Companies pledged millions of dollars in aid Wednesday to help victims of a powerful earthquake in Haiti that devastated much of the impoverished country’s capital and killed thousands.
Digicel Group, a top mobile phone operator in Haiti, said it would donate $5 million in cash toward relief efforts and appealed to others to help victims of the quake.
Lowe’s Cos. Inc. is donating $1 million to the Red Cross’ efforts in Haiti. The second largest U.S. home improvement chain also plans to seek monetary contributions from its customers, spokeswoman Julie Yenichek said.
Rival Home Depot, the largest home improvement chain, said it will give $100,000 to the American Red Cross.
National Bank of Canada, which will contribute up to C$250,000 to the Canadian Red Cross, said National Bank MasterCard cardholders can exchange reward points for a cash donation to the Canadian Red Cross.
Bank of Nova Scotia said it would accept donations to the Canadian Red Cross in its bank branches, and would make a C$250,000 corporate contribution.
Bank of America Corp. has committed $1 million in aid, with half going to the American Red Cross for its Haitian Relief and Development Fund, while cereal maker Kellogg Co. has pledged $250,000 to the American Red Cross relief effort.
Drugmaker Abbott Laboratories said it will donate $1 million in humanitarian aid, including medicines and nutritional products
Internet services company Go Daddy said it would give $500,000 to aid quake victims.
Wells Fargo will contribute $100,000 to the American Red Cross’ disaster relief fund, while BMO Financial Group pledged $250,000 to the Red Cross effort in Haiti.
FedEx Corp. said it is working with international relief groups including the Red Cross to fly supplies to the island once shipments start moving, while United Parcel Service Inc, which participates in a World Food Program that helps coordinate delivery of aid to disaster zones, said it expects to have its volunteers in the program called up soon.
The magnitude 7.0 earthquake hit Haiti Tuesday, collapsing buildings in the capital Port-au-Prince and burying people under rubble. As many as 50,000 people could be dead because of the earthquake, Haiti’s president Rene Preval said.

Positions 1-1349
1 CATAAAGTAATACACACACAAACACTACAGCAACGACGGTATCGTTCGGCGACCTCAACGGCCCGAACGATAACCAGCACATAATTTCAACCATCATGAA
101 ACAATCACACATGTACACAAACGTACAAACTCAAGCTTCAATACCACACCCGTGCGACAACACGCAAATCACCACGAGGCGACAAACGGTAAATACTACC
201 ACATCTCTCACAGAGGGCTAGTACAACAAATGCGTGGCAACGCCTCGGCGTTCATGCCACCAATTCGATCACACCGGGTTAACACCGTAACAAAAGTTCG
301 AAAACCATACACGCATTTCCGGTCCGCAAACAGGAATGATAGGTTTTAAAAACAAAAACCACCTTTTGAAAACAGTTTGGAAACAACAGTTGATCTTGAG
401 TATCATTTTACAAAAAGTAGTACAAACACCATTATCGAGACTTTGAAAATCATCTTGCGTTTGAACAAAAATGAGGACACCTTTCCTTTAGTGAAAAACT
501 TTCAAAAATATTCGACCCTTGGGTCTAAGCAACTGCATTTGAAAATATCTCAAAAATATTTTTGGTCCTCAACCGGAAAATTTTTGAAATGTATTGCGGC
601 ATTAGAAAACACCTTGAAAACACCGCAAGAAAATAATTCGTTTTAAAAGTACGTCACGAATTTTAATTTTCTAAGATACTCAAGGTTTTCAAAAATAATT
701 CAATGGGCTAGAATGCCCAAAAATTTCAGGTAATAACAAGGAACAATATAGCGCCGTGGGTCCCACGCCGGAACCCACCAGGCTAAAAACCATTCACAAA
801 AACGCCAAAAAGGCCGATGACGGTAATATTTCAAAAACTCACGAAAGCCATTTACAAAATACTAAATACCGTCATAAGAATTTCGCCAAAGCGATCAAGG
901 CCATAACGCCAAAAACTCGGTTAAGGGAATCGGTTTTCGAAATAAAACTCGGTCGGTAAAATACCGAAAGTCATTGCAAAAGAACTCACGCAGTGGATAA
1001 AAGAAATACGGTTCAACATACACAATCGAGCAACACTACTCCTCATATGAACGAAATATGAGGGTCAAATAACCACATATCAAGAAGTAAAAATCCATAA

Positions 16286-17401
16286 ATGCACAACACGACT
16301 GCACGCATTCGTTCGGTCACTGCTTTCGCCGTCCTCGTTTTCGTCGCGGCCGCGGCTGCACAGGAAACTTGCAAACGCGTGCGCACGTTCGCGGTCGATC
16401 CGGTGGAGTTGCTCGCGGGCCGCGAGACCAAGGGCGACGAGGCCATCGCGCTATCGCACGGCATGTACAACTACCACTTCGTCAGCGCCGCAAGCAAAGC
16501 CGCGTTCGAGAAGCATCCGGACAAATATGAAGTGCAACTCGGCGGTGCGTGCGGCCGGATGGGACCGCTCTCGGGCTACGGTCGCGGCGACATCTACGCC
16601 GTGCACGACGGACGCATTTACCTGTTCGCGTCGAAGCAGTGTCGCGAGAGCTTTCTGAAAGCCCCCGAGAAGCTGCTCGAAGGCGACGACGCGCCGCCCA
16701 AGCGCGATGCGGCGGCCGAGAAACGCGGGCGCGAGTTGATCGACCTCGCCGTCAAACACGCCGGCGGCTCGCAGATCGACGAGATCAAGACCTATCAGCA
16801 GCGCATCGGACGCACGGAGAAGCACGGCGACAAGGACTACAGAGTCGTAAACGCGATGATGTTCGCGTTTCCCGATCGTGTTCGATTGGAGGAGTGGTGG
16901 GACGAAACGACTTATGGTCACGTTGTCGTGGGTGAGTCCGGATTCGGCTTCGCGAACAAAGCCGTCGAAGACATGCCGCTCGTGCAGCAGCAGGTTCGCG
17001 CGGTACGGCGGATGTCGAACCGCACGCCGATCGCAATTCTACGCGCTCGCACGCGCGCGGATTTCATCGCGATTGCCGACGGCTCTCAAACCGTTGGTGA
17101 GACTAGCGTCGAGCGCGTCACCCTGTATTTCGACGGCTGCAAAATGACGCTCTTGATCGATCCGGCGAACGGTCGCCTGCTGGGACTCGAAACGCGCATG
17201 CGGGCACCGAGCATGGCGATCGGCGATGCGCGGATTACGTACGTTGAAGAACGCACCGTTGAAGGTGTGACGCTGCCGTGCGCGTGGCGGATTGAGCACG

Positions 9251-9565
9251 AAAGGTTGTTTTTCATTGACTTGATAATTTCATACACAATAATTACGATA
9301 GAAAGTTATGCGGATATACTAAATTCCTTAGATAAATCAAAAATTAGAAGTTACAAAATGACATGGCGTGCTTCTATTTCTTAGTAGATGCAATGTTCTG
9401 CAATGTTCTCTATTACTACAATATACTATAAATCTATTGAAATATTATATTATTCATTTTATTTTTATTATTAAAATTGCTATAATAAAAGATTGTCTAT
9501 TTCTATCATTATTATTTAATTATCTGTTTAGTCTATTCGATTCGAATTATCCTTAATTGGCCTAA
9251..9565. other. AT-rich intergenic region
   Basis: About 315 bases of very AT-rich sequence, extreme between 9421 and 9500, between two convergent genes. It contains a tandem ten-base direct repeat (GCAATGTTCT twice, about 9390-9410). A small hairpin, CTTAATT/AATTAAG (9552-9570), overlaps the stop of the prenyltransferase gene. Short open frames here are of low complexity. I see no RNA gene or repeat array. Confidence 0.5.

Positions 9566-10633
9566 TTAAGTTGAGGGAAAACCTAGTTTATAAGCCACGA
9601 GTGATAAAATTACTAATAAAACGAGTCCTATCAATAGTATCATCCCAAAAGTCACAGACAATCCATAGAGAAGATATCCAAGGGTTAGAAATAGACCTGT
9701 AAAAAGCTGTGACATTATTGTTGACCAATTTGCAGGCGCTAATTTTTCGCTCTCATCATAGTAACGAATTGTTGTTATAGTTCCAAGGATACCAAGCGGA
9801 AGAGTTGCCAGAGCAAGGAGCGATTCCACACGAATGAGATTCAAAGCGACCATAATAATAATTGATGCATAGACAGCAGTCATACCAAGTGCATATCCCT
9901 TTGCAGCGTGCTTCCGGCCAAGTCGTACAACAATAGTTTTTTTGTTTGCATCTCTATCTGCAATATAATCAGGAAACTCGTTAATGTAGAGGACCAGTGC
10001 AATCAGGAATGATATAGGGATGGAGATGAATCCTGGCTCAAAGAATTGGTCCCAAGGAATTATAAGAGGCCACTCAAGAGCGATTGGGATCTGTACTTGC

The devastation crippled the government and the U.N. security and assistance mission which had kept order, and there were no signs of any organized rescue efforts.
Haitian Red Cross spokesman Pericles Jean-Baptiste said his organization was overwhelmed. “There are too many people who need help … We lack equipment, we lack body bags,” he told Reuters Wednesday.
Reports on casualties and damage were slow to emerge due to communication outages.
PLEA FOR CASH DONATIONS
The best way for corporations to support relief efforts at the moment is to make cash donations, said Caryl Stern, president and CEO of the U.S. Fund for UNICEF, the United Nations Children’s Fund.
“What we need in the first few days is to enable the humanitarian workers to do their jobs, to go in and do rescue and recovery… and that takes cash,” she said.
She also said there is an urgent need for water purification tablets and temporary toilets.
“The biggest risk today is the infection from human debris in the water system,” she said.
UPS also said it planned to provide $1 million in aid, half in cash and half in services, while the Kraft Foods Foundation said it would donate $25,000 to the American Red Cross for relief efforts.
CAT RISK FACILITY
The Caribbean Catastrophe Risk Insurance Facility said it would pay out $8 million to Haiti based on preliminary data of the location and strength of the earthquake.
The disaster pooling facility, launched several years ago with the support of the World Bank and other donors, said the payment was about 20 times Haiti’s premium for earthquake coverage of $385,500.
U.S. manufacturer 3M Co., which makes a variety of bandages and other products used in skin and wound care, said it was working with humanitarian relief agencies to ask what medical products it could provide. The company also said it would likely make a monetary contribution.
The Florida Panthers hockey team said that at its next two home games it will collect donations, including food and used clothing, for victims.
Rogers Communications and the Rogers family will donate $250,000 in funds and goods to Partners In Health:Haiti and other relief organizations.
Wal-Mart Stores Inc. said it would donate $500,000 to Red Cross emergency relief efforts in Haiti and send pre-packaged food kits valued at $100,000 to Haiti at the request of the Red Cross.
It has a website, http://www.walmartstores.com/haiti, that customers and employees can use to donate to nonprofits that support relief efforts.
Wal-Mart’s Canadian division said its 314 stores will accept donations, and money raised will be donated to the Canadian Red Cross Haiti Earthquake fund.
Wal-Mart won praise for its swift efforts to help victims of Hurricane Katrina in 2005 after the storm destroyed parts of Mississippi and Louisiana. Wal-Mart was one of the first responders on the scene, distributing water, food and other necessities to some of the hardest hit areas.
Editor’s Note: For a list of organizations working to help the people of Haiti: http://www.interaction.org/crisis-list/earthquake-haiti
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